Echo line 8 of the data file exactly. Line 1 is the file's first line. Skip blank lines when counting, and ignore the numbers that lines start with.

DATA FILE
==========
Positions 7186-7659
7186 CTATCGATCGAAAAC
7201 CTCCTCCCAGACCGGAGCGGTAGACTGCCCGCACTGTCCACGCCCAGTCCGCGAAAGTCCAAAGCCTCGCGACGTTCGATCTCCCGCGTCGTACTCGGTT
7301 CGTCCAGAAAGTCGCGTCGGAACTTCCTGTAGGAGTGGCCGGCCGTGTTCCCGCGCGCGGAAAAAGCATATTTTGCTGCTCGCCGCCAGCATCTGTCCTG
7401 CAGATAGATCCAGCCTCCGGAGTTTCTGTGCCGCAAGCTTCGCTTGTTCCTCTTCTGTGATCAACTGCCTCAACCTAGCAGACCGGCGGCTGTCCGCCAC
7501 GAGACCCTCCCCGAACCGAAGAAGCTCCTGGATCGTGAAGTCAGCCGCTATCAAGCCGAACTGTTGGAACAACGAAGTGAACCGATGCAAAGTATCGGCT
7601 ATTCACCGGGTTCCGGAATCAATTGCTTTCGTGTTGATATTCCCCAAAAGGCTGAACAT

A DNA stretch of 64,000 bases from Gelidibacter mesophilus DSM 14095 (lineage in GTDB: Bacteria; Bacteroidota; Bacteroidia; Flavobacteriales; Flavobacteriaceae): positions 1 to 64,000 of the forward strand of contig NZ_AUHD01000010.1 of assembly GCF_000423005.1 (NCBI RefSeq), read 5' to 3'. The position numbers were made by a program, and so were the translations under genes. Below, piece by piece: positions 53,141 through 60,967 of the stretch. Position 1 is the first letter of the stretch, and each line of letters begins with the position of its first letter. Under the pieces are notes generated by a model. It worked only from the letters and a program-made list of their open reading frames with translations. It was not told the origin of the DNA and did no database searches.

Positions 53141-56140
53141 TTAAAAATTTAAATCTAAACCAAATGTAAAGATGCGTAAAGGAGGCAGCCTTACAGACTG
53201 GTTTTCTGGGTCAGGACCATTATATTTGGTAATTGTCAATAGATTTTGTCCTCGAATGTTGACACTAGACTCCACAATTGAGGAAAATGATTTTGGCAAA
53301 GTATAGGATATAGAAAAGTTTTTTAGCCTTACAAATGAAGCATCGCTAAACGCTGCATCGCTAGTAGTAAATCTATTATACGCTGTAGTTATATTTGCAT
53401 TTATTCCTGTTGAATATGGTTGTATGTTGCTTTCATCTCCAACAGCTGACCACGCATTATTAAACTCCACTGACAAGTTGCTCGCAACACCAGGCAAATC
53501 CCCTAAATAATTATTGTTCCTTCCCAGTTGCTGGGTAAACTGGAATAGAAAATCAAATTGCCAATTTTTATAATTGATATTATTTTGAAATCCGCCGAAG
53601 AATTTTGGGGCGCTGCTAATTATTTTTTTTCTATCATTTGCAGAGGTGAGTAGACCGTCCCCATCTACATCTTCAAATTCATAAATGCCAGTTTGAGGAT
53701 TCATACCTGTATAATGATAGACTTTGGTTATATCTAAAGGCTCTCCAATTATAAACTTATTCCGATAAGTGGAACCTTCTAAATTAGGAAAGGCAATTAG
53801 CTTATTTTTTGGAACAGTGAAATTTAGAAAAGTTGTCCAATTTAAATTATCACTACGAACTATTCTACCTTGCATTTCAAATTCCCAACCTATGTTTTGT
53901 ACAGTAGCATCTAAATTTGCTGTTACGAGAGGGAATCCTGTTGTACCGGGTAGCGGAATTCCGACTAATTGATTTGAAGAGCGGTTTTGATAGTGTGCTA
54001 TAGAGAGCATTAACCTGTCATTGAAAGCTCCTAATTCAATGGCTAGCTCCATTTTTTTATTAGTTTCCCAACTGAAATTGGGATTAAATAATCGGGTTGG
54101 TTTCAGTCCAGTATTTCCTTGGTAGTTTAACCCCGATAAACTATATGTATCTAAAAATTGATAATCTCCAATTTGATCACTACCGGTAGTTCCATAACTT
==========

A DNA stretch of 64,000 bases from Gelidibacter mesophilus DSM 14095 (lineage in GTDB: Bacteria; Bacteroidota; Bacteroidia; Flavobacteriales; Flavobacteriaceae): positions 1 to 64,000 of the forward strand of contig NZ_AUHD01000010.1 of assembly GCF_000423005.1 (NCBI RefSeq), read 5' to 3'. The position numbers were made by a program, and so were the translations under genes. Below, piece by piece: positions 53,141 through 60,967 of the stretch. Position 1 is the first letter of the stretch, and each line of letters begins with the position of its first letter. Under the pieces are notes generated by a model. It worked only from the letters and a program-made list of their open reading frames with translations. It was not told the origin of the DNA and did no database searches.